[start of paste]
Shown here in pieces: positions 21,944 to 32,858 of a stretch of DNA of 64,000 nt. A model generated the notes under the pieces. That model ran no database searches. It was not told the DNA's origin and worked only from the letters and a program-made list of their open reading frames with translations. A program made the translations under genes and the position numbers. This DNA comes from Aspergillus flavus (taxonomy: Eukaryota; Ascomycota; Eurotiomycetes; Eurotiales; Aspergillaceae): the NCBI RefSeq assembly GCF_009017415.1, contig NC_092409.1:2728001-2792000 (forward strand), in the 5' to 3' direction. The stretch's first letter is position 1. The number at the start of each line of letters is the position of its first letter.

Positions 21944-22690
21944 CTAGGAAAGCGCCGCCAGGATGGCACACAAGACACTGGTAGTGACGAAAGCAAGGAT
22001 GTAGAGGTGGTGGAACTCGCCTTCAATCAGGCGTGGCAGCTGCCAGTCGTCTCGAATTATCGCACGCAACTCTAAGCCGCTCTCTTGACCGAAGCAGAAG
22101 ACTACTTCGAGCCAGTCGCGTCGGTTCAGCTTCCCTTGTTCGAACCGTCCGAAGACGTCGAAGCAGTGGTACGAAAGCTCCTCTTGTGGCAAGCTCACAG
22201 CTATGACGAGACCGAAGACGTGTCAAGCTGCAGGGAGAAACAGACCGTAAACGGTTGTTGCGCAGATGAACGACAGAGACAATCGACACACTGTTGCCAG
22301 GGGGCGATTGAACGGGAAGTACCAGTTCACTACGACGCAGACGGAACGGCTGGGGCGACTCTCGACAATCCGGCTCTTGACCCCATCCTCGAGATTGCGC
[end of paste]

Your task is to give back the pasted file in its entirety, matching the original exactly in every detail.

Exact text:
Shown here in pieces: positions 21,944 to 32,858 of a stretch of DNA of 64,000 nt. A model generated the notes under the pieces. That model ran no database searches. It was not told the DNA's origin and worked only from the letters and a program-made list of their open reading frames with translations. A program made the translations under genes and the position numbers. This DNA comes from Aspergillus flavus (taxonomy: Eukaryota; Ascomycota; Eurotiomycetes; Eurotiales; Aspergillaceae): the NCBI RefSeq assembly GCF_009017415.1, contig NC_092409.1:2728001-2792000 (forward strand), in the 5' to 3' direction. The stretch's first letter is position 1. The number at the start of each line of letters is the position of its first letter.

Positions 21944-22690
21944 CTAGGAAAGCGCCGCCAGGATGGCACACAAGACACTGGTAGTGACGAAAGCAAGGAT
22001 GTAGAGGTGGTGGAACTCGCCTTCAATCAGGCGTGGCAGCTGCCAGTCGTCTCGAATTATCGCACGCAACTCTAAGCCGCTCTCTTGACCGAAGCAGAAG
22101 ACTACTTCGAGCCAGTCGCGTCGGTTCAGCTTCCCTTGTTCGAACCGTCCGAAGACGTCGAAGCAGTGGTACGAAAGCTCCTCTTGTGGCAAGCTCACAG
22201 CTATGACGAGACCGAAGACGTGTCAAGCTGCAGGGAGAAACAGACCGTAAACGGTTGTTGCGCAGATGAACGACAGAGACAATCGACACACTGTTGCCAG
22301 GGGGCGATTGAACGGGAAGTACCAGTTCACTACGACGCAGACGGAACGGCTGGGGCGACTCTCGACAATCCGGCTCTTGACCCCATCCTCGAGATTGCGC